Who is smarter…

LeBron James, basketball supah-star OR Neil deGrasse Tyson, astro-geek?

Greg Phelps, water wunderkind OR philosophy-phenom, Martha Nussbaum?*

Maybe a better question is; who is better able to use the brains they have?

Granted, the uber-athlete is not going to be able to compete head-to-head with the mental-mighty-man in a straight-up brain battle. At least, not in the mental-giant’s chosen field. But what if we look at each person in terms of mental potential? Who gets the best from what they gots. Sure, Nussbaum and Tyson are smart, but could they be smarter? Research to the rescue…

Your brain is a part of your body. Let me say that again lest it go right by; your brain is a part of your body. It sounds obvious when put that way, but in the West we tend to draw a line between the two. We are tempted to think that they are somehow separated, as if one is not affected by the other.

As a society, we often think the athlete isn’t overly burdened with brains and the genius is better off sticking to the chess board rather than the diving board. Our stereotypes perpetuate this attitude; think of the muscle-head or the pencil-necked geek. We think that athletics and academics are at opposite ends of the spectrum.

But consider this; world-class athletes are careful about anything that impacts their performance. Whether an athlete is a runner or a swimmer, a boxer or a ballerina, a fencer or a footballer; they pay close attention to what, when, and how much, they eat, sleep, and exercise. They do the right things at the right times in the right amounts to give their bodies the proper fuel to perform at peak condition, enhance endurance, and make muscle. Their success depends on these sorts of things, so they make them a priority.

The brainiac may indeed perform better in the classroom than on the tennis court, but could it be that she would perform even better in the classroom if she spent more time on the tennis court? Is it possible that taking better care of yo’ body boosts the abilities of the most energy-hungry organ in yo’ body–your brain?(1) In fact, research shows that a powerful way to maximize your mental might is by getting plenty of exercise.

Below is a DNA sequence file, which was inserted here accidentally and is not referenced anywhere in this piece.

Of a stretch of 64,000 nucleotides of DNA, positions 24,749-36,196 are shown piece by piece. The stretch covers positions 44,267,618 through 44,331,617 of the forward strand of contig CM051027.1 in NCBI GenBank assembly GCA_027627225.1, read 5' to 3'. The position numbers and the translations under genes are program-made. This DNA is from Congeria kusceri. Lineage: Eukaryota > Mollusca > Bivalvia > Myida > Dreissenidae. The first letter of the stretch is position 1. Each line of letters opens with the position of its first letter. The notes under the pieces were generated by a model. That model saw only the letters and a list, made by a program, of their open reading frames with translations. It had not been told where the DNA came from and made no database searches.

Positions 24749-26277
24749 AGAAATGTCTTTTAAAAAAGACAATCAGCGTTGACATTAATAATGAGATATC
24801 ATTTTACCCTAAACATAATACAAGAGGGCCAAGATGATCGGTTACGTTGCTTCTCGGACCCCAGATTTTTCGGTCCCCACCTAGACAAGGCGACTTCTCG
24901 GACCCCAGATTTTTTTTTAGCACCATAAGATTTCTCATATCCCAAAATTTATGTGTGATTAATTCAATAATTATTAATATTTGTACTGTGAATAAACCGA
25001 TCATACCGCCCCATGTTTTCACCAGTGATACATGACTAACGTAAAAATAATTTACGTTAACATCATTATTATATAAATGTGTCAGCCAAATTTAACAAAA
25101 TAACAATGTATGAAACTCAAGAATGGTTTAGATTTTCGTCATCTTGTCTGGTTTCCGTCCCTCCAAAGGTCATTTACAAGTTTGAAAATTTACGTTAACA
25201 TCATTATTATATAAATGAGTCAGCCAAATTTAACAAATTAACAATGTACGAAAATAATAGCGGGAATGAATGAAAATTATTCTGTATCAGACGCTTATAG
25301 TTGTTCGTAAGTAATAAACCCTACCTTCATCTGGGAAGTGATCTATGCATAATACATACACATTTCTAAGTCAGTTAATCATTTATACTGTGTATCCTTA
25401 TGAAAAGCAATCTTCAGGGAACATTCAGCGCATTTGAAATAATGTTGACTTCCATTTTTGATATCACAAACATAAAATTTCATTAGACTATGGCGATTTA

Since the brain is as much a part of the body as your heart or stomach, it too responds to healthy habits including exercise, proper diet, and plenty of rest. Abuse your body, and your brain won’t perform at peak condition. Over the last hundred plus years, scientists have discovered more and more about exactly what works best for our brains. We know how much to study at a time and how much studying is actually too much. We know what physical activities make our brains work better, as well as which ones will cost us IQ points. Surprise, surprise. Habits that help athletes also help mathletes.(2)

While LeBron may not be smarter than Neil when it comes to astronomy and Usain Bolt may lag behind Nussbaum in philosophy, the research is clear; your brain performs better when your body is healthier. So get up off that chair and get some exercise. You can call it studying.

For more good study power-ups, check out my ebook, Secrets Smart Students Know.

(1) Swaminathan, Nikhil. 2014. ‘Why Does The Brain Need So Much Power?’. Scientificamerican.Com. Accessed August 1 2014. http://www.scientificamerican.com/article/why-does-the-brain-need-s/.

(2) Ncbi.nlm.nih.gov,. 2014. ‘Exercise: A Behavioral Intervention To Enhan… [Trends Neurosci. 2002] – Pubmed – NCBI’. Accessed July 18 2014. http://www.ncbi.nlm.nih.gov/pubmed/12086747.

*I mean no disrespect to any of these people. For all I know, Nussbaum and Tyson may be ultra-marathoners. Of course, then we would have to question their sanity.

© Cody Blair, All Rights Reserved.
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